Color free refractor objectives from small to large for over 35 years
Polishing a block of lenses
Built for you
Centering your lens
Apochromatic refractor telescopes and how they are made to give you images that they are designed for.
Virtually color free with low chromatic and spherical aberrations.
We start with raw glass either in the form of a blank round disk or what is called "strip glass" just as the name implies it's a strip of glass that we cut into a disk. Either way both of the disks are oversized in both diameter and thickness.
Once we have a glass disk it's held in place using hot wax or special blocking pitch. The use of this is for a couple of reasons, first while processing the soon to be lens, there should not be any stress introduced by holding or clamping the lens while it's being worked on.
Unlike metal or wood, the glass cannot usually be mechanically held in place.
Next a machine called a curve generator grinds both surfaces of the blank with the correct spherical curve that will make up the design parameters of the completed apochromatic lens objective assembly.
After the curve is generated it's very rough and then it's moved into the grinding department where the curve is precisely ground down to 9 microns or finer and the thickness of the lens is now maintained at the design tolerance.
After this grinding process the lens moves into polishing, where it's blocked up again with pitch so it doesn't move and is held virtually stress free. Then another type of pitch polishes the lens surface so there are no marks or pits left from the grinding process. At this point the lens gets tested during the different polishing processes. This assures that the lens being made conforms to the design parameters.
After the lens meets the final polishing parameters, it gets removed from the holding blocker and is completely cleaned and inspected. It's also tested and all parameters are kept in a log for each individual lens being made.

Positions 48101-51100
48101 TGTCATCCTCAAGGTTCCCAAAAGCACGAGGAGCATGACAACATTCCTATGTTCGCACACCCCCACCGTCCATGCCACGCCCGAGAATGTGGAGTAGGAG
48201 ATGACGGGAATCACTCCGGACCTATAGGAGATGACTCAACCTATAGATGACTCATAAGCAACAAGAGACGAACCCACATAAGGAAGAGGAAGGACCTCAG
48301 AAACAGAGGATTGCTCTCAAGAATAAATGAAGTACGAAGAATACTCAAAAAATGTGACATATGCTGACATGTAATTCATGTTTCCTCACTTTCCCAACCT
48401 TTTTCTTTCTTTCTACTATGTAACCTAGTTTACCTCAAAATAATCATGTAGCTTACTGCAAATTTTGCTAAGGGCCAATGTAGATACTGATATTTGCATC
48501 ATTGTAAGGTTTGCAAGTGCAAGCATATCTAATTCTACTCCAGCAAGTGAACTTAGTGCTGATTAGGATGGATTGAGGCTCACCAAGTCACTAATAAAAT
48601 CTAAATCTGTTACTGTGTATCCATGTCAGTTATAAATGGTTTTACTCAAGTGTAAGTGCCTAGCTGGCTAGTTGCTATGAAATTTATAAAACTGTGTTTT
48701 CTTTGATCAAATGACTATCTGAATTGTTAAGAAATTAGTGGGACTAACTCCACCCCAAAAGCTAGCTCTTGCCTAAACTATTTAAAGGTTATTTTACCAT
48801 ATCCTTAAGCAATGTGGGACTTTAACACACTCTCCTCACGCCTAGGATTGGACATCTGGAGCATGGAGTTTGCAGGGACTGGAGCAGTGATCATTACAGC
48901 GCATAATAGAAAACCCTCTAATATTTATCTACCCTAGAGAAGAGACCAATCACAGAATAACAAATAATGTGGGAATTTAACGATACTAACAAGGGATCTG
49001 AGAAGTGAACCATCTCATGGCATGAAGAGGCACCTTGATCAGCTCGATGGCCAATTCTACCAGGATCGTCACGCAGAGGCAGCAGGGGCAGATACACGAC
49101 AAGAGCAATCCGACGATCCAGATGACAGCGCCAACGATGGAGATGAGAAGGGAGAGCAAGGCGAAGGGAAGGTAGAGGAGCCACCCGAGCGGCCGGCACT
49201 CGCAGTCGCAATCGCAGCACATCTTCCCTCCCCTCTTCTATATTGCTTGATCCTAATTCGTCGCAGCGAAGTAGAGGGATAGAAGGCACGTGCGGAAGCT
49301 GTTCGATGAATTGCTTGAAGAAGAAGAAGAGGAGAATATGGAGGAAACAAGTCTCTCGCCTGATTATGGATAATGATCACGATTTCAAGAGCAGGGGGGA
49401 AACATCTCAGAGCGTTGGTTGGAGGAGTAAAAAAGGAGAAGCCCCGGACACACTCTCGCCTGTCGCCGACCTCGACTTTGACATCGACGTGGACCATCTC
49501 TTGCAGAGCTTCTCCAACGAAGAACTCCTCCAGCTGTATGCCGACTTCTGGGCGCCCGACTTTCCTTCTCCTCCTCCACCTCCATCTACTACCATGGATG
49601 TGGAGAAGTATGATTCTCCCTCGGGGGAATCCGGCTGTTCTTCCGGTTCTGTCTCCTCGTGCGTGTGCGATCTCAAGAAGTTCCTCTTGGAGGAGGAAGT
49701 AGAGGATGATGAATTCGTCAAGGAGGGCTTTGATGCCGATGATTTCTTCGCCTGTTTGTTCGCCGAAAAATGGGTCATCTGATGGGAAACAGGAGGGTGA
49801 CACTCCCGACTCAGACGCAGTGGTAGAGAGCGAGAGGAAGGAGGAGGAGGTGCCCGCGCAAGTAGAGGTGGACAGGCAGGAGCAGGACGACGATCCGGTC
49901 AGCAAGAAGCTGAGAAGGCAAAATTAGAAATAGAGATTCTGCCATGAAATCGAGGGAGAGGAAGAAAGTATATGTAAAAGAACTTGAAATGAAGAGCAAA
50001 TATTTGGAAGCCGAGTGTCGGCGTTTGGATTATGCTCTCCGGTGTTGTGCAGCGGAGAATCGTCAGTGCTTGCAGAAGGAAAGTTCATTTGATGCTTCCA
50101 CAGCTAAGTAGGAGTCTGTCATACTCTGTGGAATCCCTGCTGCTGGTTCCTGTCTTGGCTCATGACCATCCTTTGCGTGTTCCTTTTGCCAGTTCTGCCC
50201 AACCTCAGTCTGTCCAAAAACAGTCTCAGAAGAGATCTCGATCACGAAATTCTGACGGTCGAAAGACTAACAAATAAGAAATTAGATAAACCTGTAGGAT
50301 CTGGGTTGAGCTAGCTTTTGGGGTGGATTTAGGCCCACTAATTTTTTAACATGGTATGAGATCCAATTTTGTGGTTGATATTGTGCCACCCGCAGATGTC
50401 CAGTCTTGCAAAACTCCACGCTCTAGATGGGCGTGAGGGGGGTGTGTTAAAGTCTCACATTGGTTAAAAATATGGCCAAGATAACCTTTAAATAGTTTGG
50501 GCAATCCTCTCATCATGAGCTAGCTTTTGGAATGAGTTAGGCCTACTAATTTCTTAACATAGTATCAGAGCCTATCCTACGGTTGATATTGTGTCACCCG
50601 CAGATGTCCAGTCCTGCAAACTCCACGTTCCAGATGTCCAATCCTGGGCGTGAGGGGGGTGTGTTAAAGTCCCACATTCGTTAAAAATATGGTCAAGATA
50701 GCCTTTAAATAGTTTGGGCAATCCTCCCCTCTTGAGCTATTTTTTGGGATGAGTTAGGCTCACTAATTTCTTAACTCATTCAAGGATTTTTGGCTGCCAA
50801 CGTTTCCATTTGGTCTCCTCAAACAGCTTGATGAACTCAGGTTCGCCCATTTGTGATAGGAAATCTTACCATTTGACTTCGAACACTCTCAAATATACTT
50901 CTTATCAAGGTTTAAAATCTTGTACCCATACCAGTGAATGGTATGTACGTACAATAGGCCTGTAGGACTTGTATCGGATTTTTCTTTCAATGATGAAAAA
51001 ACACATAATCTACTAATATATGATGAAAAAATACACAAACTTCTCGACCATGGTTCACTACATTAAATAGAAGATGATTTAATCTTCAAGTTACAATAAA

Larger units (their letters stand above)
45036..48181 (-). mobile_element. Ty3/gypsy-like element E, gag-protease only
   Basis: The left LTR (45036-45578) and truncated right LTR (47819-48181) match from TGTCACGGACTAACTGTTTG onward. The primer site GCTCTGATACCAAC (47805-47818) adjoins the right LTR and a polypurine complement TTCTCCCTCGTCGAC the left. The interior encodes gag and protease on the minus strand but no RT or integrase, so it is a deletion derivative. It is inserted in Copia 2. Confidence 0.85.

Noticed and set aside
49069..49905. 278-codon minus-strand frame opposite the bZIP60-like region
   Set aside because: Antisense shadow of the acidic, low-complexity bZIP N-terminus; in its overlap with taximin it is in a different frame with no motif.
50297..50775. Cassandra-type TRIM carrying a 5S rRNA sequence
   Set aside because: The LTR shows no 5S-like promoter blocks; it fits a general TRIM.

Now, something is done here that a lot of shops don't or cannot perform. We center the optical axis to the mechanical axis of the lens to within 2 microns and edge the diameter down to the final size. This step makes centering the assembly of lenses into the objective and performing the collimation (alignment) to the mechanical cell very easy. Sometimes you may hear of rotating lenses to bring them into alignment, this is only taking into account half of what the centration we accomplish with our edging. All our cells are made to be adjustable by the user but we prefer you don't touch this. If you require an adjustment we will perform this for you at our factory for a nominal charge.
Now the lens is almost done, special optical coatings are applied to all polished surfaces. This coating makes it so the individual lenses transmit almost 100% of the light through the lens.
There is marketing hype about about optical coatings. Get straight answers from someone you trust, we have been making and coating optics since 1983. You can have plain old single layer MgF2 (magnesium fluoride) coating which will increase the transmission of a single lens if it's made of BK-7 glass to 97% in the visible light spectrum. If you have a multi-layer coating which will usually consist of 3 layers you can get transmission close or over 99% in the visual where your eye is most sensitive. Our coatings are done by us after we edge and center the lens. Depending on the type of glass used the design is modified to achieve maximum transmission.
I hope you enjoyed this information and it was helpful of how we make apochromatic objective lenses here in our shop.
Precision Applied Products 140 mm F-6
Apochromatic tube assembly. Made entirely in our shop with meticulous details. Our main focus is on how well we center the lenses compared to the mechanical axis. This is done to assure perfect collimation. The lenses are centered to within 2 microns of each other and the cell.